Saturday, February 20, 2010

Villa Terrace Decorative Arts Museum

Colnik's Masterpiece (the ironwork piece he completed to earn the title MASTER blacksmith) it includes all the elements a blacksmith would ever use..

tools from his shop

On a beautiful, sunny Milwaukee morning I was invited to come visit the Villa Terrace Decorative Arts Museum along with my the advanced undergraduate metals students at UW-Milwaukee and all the graduate students from UW-Madison. We were invited to come visit the museum and draw inspiration for a brand new project. The museum's curator is heavily interested in supporting the emerging craft artists of Milwaukee, and wants us to propose exhibition ideas of how we could exhibit work that is specific to this space.

Two weeks ago, I went to the mansion of Captain Frederick Pabst who is most well known for his contribution to the brewery market. What I loved about that home was how extremely decadent it was, and it was only built about 100 years ago. He was from German Heritage, and came to Milwaukee because of the thriving brewery market, and the Villa Terrace is another example of this expedition by German immigrants.

Cyril Colnik was an Austrian master blacksmith, who traveled to Milwaukee after finishing his apprenticeship in Vienna, and his instruction in France, Switzerland, Spain, Italy and finally Munich, Germany. He came here to support his peers for the 1893 World's Fair in Chicago, and stayed because of all the work he was able to get in the large German community of Milwaukee at the time.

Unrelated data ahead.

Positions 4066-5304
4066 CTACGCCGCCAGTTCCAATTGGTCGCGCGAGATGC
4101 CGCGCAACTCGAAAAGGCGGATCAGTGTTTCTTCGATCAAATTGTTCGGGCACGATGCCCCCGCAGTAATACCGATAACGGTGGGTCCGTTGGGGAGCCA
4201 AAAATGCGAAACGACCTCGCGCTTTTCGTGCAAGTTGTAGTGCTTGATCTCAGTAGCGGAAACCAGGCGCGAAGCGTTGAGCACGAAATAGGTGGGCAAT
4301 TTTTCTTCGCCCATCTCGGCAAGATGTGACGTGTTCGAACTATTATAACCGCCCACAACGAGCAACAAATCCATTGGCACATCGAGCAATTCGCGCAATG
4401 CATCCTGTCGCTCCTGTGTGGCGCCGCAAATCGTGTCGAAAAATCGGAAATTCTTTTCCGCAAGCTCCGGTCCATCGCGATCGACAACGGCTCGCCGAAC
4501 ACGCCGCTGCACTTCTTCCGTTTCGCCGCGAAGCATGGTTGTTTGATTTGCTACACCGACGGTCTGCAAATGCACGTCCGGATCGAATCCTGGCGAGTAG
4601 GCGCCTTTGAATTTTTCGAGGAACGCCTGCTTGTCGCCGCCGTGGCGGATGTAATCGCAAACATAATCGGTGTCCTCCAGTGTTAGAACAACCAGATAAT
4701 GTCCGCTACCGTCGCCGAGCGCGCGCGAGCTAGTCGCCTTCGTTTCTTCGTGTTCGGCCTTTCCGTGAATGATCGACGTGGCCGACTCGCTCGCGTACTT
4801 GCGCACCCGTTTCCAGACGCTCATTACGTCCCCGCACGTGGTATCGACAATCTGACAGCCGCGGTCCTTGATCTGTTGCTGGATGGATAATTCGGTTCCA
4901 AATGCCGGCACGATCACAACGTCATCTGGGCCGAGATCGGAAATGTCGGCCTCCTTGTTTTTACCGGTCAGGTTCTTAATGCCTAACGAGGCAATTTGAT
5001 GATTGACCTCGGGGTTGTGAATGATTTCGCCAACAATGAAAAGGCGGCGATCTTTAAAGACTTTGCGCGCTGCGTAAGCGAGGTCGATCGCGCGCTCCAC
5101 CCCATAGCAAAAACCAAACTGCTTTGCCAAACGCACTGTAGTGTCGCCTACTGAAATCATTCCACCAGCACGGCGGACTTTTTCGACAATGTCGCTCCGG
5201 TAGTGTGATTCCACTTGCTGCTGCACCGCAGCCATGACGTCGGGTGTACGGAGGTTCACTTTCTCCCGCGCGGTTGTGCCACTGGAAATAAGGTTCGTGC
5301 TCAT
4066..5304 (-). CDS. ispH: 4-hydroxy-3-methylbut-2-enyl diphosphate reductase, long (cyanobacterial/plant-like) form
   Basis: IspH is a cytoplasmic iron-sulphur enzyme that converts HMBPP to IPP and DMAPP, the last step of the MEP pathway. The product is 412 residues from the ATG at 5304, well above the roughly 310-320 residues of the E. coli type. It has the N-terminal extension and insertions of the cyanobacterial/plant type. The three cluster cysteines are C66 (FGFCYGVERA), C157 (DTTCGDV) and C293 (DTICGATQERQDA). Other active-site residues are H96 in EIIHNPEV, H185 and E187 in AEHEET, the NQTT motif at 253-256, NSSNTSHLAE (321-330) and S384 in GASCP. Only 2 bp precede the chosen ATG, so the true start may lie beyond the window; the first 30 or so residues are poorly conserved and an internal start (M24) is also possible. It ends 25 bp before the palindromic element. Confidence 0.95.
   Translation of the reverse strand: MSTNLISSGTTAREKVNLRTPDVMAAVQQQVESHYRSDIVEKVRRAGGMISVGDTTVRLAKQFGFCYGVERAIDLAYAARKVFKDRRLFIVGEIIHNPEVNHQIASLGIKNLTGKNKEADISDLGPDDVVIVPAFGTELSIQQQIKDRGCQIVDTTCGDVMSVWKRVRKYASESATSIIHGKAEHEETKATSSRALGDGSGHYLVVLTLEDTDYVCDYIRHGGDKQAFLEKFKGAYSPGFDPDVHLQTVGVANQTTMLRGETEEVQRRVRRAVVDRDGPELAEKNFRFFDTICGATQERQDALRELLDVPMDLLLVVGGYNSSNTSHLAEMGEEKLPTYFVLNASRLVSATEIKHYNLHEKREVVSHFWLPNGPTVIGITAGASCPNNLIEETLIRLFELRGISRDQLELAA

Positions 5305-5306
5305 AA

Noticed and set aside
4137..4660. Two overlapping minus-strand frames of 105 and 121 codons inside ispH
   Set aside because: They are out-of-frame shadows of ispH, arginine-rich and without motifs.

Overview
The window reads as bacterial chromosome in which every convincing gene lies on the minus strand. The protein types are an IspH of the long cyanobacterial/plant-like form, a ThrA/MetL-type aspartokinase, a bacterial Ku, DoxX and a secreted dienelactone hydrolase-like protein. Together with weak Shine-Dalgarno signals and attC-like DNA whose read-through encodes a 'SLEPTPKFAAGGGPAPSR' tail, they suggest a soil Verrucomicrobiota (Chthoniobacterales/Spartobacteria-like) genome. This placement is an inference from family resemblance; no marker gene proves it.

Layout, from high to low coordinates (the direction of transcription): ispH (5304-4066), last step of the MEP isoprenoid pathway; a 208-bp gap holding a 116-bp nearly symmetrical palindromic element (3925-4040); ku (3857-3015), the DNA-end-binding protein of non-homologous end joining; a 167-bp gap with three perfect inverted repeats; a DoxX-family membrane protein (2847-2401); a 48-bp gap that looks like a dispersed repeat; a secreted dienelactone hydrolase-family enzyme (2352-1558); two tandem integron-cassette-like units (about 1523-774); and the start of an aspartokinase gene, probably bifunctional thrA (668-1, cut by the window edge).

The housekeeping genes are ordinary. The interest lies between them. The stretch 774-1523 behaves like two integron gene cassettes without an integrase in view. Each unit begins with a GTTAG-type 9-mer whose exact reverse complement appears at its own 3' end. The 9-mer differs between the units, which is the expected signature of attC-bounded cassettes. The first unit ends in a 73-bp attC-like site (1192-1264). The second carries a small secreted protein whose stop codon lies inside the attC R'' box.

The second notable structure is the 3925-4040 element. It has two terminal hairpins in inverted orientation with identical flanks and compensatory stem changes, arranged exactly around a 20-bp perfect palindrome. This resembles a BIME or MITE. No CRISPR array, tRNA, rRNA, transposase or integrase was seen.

The large collection of his work is scattered around the mansions in Milwaukee and the largest collection of work at the Villa T. Martha Monroe, the museum's curator boasts how fascinating it is that his work was not meant to be art, but it was just the way he was trained.

Anyhow, there is a lot to consider here in preparation for my proposal to the museum for a show. I love how exciting it is to hear about the rich German history here in Milwaukee. First breweries galore, now decorative arts. I've been so excited about working with iron lately, I'm very appreciative to have been invited to this wonderful opportunity, and I am pumped to start working on it a bit more. For now, I am really responding to that last image. Something about the palette of that dark wood, the drapery and the pattern of the white embossed ceiling is really striking me.

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